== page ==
Penn State’s Center for Education and Civil Rights (home of this blog) recently hosted a conversation between Genevieve Siegel-Hawley & Courtney Martin about their two fantastic books: Genevieve’s “A Single Garment” & Courtney’s “Learning in Public.” It was a great conversation- sort of like friends reconnecting over a meal and some drinks (full video here). In this #KnowBetterDoBetter series, white parents and educators have been reflecting on the role that white people can play in contemporary school integration, sharing what we’ve learned from each book.
Karen Babbs Hollett wrote about choosing a school for her soon-to-be kindergartener. Katie Dulaney wrote about her parents’ choice to send her and her brother to a racially integrated magnet school. In this post, there’s elements of both- trying to understand how my parents’ decisions affected my experience of school and then thinking about what that means for my kids as my oldest gets ready to start kindergarten next year.
A big part of my family’s story was that we had one foot in dominant culture – Whiteness – and one foot less so in that dominant culture – we vacillated between lower and middle-ish income in an affluent town. Our Whiteness seemed to be the overriding determinant of opportunity, though. In our case, my mom’s cousin owned an apartment in Fairfield, CT that they rented to us to ease our transition from Long Island, NY where my parents had left just about everyone else they knew. After a few years in our new place, they both found jobs and we were able to buy a house on the street where we were renting. It was right on time for me to start kindergarten.
Despite high ratings for schools in my hometown, my k-12 experience was…mixed. On GreatSchools.org today, my high school is rated 10/10 and it has a “College Success- Gold” award. And, sure- like many (all?) schools with that rating, it was well-resourced and offered a variety of challenging/AP courses uncommon in segregated schools that serve students of color. Social connections were important, as well- friends’ parents, for example, encouraged me to apply to college and helped me with admissions essays.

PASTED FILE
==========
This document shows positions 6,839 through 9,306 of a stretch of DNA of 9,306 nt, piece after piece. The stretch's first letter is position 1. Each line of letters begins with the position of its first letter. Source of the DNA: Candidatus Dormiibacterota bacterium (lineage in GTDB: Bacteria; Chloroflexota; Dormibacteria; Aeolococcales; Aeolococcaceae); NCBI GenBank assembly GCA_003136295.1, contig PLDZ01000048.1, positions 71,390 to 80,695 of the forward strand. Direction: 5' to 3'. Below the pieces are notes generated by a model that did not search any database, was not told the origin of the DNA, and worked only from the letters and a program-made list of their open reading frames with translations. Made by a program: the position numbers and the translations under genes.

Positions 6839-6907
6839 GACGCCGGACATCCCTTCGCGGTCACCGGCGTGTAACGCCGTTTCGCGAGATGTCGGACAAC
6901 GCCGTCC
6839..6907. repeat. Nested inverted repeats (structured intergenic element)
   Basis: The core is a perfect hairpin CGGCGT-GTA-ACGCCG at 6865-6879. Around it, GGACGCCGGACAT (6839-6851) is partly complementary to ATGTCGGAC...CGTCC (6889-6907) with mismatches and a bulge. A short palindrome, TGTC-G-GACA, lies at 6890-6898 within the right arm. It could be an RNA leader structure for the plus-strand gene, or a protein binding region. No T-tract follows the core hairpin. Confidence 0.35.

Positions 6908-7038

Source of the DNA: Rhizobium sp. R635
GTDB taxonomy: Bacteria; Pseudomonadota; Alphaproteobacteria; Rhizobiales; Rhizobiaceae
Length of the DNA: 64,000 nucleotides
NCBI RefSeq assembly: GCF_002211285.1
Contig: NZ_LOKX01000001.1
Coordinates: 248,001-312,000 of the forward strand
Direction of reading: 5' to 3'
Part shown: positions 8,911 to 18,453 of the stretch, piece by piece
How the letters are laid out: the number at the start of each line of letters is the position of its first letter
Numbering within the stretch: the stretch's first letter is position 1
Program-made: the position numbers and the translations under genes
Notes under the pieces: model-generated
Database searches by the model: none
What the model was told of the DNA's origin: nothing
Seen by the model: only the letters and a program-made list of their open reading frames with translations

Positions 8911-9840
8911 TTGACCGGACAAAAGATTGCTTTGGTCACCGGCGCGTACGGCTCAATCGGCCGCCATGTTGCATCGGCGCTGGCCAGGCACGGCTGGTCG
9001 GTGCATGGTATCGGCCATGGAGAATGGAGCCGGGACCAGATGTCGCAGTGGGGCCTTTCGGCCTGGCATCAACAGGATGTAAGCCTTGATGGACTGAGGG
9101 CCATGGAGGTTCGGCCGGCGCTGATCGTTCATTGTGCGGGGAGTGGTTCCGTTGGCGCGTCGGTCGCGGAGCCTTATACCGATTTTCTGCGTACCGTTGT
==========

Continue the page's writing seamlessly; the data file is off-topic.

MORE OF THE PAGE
So, that’s the positive. Especially as I’ve gotten older, though, it’s been at times painful and awkward to realize that there’s so much about American society – and about my white racial identity – that I did not (and could not have) learned in overwhelmingly white schools. Genevieve’s book is helpful in pointing out the socio-emotional learning opportunities unique to diverse schools. Specifically, the first chapter of “A Single Garment” is a summary of the literature on benefits of racially diverse schools for all children, and it includes some of the best detail available on benefits for white students. (That second part is an update of a 2012 research brief that Genevieve wrote for the National Coalition on School Diversity.) There’s a lot in that chapter, but here are a few key points:
- In diverse schools, students of all races report feeling “safer, less victimized, and less lonely.” Research has also connected school diversity to “less bullying and improved power sharing among peers.”
- Students who attend diverse schools are more likely to seek out racially diverse spaces beyond their k-12 experience.
- When done well, diverse schools can help students develop skills necessary to help save our very fragile democracy, such as navigating difference and solving complex problems. This is in part because students are encountering peers from different backgrounds where they learn not only about how others might struggle but also about how they might view the world differently given their different social position in it. And, heaven knows that white people need some perspective these days.
The first post in this series has a similar and more detailed list towards the end. Anyway, I didn’t get any of that at my majority white school. And, in place of diversity and cross-cultural understanding, I learned (and constantly measured myself against) cookie-cutter white normativity. I see echoes of this in the increase in racism and hate incidents in majority white schools, and, as I said in an earlier post on that topic, students in these settings too often face a choice of fitting in and sacrificing individuality or facing ridicule (and worse) for not fitting in. I don’t want my kids to face that choice.